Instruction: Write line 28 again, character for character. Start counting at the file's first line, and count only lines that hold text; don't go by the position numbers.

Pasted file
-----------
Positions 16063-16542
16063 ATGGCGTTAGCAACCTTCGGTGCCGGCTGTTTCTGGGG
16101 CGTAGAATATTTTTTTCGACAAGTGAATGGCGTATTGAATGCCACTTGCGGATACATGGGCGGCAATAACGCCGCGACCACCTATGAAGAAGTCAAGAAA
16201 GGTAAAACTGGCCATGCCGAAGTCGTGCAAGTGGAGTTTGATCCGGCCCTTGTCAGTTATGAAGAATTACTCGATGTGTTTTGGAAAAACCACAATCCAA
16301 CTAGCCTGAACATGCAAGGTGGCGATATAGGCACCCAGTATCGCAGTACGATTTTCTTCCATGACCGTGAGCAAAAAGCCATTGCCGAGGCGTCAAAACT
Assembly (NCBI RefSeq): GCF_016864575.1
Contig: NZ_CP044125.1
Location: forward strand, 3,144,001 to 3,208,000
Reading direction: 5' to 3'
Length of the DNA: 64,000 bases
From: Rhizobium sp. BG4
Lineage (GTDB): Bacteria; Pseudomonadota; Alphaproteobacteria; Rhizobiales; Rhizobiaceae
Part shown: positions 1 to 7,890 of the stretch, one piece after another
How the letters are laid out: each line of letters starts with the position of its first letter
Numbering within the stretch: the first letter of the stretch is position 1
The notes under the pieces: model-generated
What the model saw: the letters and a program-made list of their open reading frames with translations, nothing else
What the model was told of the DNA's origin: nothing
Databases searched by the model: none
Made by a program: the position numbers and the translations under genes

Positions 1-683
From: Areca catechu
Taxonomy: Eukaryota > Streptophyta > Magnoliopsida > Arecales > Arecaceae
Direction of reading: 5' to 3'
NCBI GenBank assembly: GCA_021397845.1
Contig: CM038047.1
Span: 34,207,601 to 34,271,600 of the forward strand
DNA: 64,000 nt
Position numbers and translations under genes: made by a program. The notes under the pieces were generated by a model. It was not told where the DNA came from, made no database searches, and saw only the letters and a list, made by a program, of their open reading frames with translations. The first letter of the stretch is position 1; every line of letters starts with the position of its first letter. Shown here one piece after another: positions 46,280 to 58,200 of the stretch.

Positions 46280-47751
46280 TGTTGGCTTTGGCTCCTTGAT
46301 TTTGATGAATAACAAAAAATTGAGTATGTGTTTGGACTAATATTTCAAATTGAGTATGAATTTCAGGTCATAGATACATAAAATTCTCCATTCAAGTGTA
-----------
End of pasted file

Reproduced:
DNA: 64,000 nt